Physicist Stephen Hawking may be one of the smartest people in the world, but his body, wracked by degenerative motor neuron disease, has left him almost unable to communicate. Although he famously "speaks" through a computerized speech generator, the system he uses is painfully and frustratingly slow, translating twitches in Hawking's cheek into words, one letter at a time. Hawking can only "type" about one word a minute due to his worsening physical condition.

But that might soon change. At this month's Consumer Electronics Show, chipmaker giant Intel announced it was working on a new system that could allow Hawking to type five words a minute, and maybe as many as 10. Intel has been helping Hawking with communication technology for more than two decades.

The current system Hawking uses is kind of like texting with only one key. A cursor on his screen rolls through all possible text characters and stops to input a letter or number when he makes a voluntary twitch in his cheek. Scientific American reports that the new system, which is still in development, would allow Hawking to use multiple facial expressions to input text. Intel Chief Technology Officer Justin Rattner equated the system to typing in Morse code and tells the magazine it would be a great improvement for Hawking.

In addition to just reading his facial expressions, which would include mouth and eyebrow movements, the system would also contain a word predictor to help generate words faster in context. Intel is also looking into the use of facial-recognition software as another avenue to improve communication. All of the systems being developed for Hawking could also be used in the growing market of elderly assistance technologies.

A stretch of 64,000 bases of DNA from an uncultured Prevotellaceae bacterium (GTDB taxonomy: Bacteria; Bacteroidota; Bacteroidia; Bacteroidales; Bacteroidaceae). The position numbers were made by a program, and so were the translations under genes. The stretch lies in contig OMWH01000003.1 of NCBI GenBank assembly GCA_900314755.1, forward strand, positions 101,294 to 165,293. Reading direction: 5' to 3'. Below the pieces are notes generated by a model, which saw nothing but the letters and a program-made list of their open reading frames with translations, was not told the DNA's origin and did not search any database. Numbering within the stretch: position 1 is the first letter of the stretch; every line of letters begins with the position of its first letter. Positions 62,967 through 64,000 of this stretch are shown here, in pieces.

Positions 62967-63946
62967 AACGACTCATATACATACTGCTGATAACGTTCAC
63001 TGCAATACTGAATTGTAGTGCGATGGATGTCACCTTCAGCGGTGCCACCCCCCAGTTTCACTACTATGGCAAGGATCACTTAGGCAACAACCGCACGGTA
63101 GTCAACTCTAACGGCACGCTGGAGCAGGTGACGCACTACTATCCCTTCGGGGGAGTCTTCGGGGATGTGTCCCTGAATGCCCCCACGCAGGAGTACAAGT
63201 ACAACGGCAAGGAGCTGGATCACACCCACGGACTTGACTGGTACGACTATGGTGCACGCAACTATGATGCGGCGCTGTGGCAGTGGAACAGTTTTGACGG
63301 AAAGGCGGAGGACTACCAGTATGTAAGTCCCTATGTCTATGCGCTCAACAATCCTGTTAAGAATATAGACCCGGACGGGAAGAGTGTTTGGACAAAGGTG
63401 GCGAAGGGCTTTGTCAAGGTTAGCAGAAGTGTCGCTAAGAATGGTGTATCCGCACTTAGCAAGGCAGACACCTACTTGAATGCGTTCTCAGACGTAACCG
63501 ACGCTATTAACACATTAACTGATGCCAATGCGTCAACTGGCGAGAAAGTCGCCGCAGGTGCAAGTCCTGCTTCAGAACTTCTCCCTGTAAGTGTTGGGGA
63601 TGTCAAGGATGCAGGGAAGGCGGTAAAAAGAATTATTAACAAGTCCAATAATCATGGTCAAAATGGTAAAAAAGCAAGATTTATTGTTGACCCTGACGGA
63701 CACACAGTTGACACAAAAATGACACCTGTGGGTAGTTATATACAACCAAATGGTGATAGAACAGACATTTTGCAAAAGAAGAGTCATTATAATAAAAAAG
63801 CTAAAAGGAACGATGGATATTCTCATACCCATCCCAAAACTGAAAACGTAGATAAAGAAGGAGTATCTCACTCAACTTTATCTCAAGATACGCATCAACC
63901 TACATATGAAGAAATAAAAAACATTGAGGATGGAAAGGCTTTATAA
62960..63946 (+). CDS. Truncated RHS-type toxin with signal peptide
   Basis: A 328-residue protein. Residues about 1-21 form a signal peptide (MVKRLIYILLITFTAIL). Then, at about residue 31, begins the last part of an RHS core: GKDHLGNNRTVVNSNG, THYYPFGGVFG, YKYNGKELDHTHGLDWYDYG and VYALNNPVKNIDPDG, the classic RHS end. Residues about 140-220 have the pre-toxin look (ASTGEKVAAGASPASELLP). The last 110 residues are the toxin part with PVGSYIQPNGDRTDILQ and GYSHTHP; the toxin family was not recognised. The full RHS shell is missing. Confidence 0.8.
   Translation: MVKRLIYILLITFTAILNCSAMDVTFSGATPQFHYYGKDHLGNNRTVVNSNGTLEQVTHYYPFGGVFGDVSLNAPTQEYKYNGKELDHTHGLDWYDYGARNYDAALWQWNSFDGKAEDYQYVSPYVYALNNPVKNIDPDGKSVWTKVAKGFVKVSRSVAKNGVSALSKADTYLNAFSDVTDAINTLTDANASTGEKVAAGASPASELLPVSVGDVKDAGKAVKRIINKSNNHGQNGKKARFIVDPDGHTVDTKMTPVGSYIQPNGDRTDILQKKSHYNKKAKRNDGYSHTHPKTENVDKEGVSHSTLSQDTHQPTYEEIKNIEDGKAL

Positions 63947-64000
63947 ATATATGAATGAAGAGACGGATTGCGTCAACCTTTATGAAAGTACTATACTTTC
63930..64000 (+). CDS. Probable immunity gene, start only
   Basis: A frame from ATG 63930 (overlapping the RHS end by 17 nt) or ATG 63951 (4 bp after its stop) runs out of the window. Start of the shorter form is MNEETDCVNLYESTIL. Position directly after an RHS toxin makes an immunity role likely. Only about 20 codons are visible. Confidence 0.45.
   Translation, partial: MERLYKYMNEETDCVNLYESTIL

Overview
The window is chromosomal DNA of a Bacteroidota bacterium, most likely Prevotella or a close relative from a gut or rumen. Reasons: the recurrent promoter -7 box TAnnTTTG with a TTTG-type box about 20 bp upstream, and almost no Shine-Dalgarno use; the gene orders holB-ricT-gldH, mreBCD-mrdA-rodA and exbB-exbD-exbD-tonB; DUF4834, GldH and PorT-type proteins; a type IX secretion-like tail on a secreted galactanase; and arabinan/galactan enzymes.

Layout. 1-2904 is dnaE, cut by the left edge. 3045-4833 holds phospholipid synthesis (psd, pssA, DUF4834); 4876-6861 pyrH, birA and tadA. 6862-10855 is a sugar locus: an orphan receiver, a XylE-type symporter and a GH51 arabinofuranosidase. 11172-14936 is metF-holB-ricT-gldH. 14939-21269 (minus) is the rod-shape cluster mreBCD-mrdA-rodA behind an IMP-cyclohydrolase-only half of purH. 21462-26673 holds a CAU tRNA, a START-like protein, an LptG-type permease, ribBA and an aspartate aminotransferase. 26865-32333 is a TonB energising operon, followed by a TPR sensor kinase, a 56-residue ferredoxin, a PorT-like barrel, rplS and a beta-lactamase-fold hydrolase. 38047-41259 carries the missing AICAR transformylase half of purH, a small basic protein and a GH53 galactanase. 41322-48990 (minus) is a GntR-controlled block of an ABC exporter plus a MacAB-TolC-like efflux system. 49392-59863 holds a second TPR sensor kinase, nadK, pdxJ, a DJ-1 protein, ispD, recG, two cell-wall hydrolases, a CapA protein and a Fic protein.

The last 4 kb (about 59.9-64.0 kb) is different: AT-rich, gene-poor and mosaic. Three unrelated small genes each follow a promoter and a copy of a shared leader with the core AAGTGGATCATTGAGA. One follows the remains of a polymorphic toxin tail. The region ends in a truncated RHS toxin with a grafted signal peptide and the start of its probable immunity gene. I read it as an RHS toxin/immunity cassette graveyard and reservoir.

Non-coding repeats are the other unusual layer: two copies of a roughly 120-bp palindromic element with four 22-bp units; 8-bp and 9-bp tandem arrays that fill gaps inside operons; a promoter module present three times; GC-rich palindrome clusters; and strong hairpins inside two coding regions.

Rattner has been meeting with Hawking since the physicist's 70th birthday in January 2012. This year, as a late gift for Hawking's 71st birthday, Intel presented him with a gift: a 300-millimeter silicon wafer inscribed with the message "Happy Birthday Stephen Hawking" hundreds of times on a nanometer scale. The letters in the message are just 10 microns wide: one-10th the width of a human hair. The gift was presented to Hawking on Jan. 21 at a ceremony at the Stephen Hawking Centre for Theoretical Cosmology in Cambridge, which he founded and where he serves as director of research.

Hawking, the best-selling author of "A Brief History of Time" and "The Grand Design," was recently named one of the first winners of the Fundamental Physics Prize, which included a prize of $3 million "for his discovery of Hawking radiation from black holes, and his deep contributions to quantum gravity and quantum aspects of the early universe."

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